I don’t label the post-reconstruction South as fascist, or fascist-like, only because of its lack of democracy. There’s also the right-wing, repressive government, political power obtained and maintained through violence and the threat of violence, a racist and nationalist ideology. Again, I’m not using “fascist” as a shorthand for “politics I don’t like”; rather, it refers to a particular cluster of features involving repression, violence, and a racist ideology.

              • Jan says:

                Also, I think, from my limited knowledge of the southern culture, that there was a fair amount of “Blot und Boden” sentiment there as well.

              • Nick Matzke says:

                Hi Andrew-perhaps a way to say it that would gain wider agreement would be to say that both fascism and Jim Crow governments drew on some common themes, eg white supremacy, conservatism in the sense of anti-communism, etc., and some overlapping tactics like disenfranchising certain populations.

              • Andrew says:

                Nick:

                Yes, and you can add political violence to that list.

                In any case, again, this post was in response to being told “no socialism no fascism in the U.S.” The post-reconstruction South is not an exact match to German or Italian or French-style fascism, but I do think it odd that, when the topic of “fascism in the U.S.” came up, political scientists (or, for that matter, students such as myself) didn’t immediately think of what it was like in the South. I think we just accepted the historical South for what it was, and we didn’t put it in that larger context.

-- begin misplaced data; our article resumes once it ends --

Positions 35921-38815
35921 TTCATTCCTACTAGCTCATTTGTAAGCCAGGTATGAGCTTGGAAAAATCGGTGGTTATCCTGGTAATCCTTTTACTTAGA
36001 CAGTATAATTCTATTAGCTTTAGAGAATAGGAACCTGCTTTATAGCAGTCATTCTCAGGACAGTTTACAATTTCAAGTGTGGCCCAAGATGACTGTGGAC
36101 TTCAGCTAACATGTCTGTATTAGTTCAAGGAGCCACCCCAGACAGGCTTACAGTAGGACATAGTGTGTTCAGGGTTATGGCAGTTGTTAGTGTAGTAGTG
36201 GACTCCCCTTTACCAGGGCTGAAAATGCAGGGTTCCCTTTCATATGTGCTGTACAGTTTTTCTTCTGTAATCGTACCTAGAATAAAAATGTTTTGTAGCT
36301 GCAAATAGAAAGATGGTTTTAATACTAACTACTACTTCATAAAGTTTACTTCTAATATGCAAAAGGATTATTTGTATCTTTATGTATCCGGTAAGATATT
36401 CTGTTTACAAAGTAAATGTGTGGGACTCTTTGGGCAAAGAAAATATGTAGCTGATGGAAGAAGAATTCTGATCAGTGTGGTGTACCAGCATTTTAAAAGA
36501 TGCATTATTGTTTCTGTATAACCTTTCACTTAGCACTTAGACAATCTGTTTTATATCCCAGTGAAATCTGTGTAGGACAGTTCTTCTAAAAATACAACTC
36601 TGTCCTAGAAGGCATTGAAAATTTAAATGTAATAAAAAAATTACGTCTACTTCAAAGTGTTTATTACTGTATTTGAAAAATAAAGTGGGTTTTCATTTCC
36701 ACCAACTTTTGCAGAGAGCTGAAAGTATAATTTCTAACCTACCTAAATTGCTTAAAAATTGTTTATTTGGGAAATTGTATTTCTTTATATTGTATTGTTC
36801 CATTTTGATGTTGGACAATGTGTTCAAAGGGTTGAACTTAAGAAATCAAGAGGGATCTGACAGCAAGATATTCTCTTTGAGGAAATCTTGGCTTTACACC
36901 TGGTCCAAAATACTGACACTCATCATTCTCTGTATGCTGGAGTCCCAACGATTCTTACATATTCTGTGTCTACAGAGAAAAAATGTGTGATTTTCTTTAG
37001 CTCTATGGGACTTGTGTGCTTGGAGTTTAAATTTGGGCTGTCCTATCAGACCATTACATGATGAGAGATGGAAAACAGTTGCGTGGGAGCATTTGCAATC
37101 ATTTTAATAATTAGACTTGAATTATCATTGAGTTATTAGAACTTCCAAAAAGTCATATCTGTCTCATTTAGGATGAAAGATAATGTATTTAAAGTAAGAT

• TGGP says:

              Someone above used the term “herrenvolk democracy”, and I think that’s the more accurate term. Every “democratic” government disenfranchises some, like children or prisoners. That doesn’t mean they reject democracy! Fascists actually had an argument that parliamentary competition led to narrow interests fighting each other to the greater detriment of the nation.

        • Phil says:

          Nick, I think you and D Kane (elsewhere in this thread) are thinking of the definition of ‘fascism’ as a yes/no thing: if you can’t check every single box, then it’s not fascism. Many other people on this thread, including me, think in more of a ‘fuzzy logic’ kind of way. The U.S. isn’t either ‘socialist’ or ‘not at all socialist’, it’s somewhat socialist. The American South wasn’t ‘fascist’ or ‘not at all fascist’, it was ‘quite a bit fascist.’ It did lack a ‘charismatic leader’ and the region as a whole didn’t have a single dictator in charge, and in that way it was not at all fascist. But, as Andrew points out, it did have just about every other characteristic of fascism, including scapegoating of political/ethnic minorities.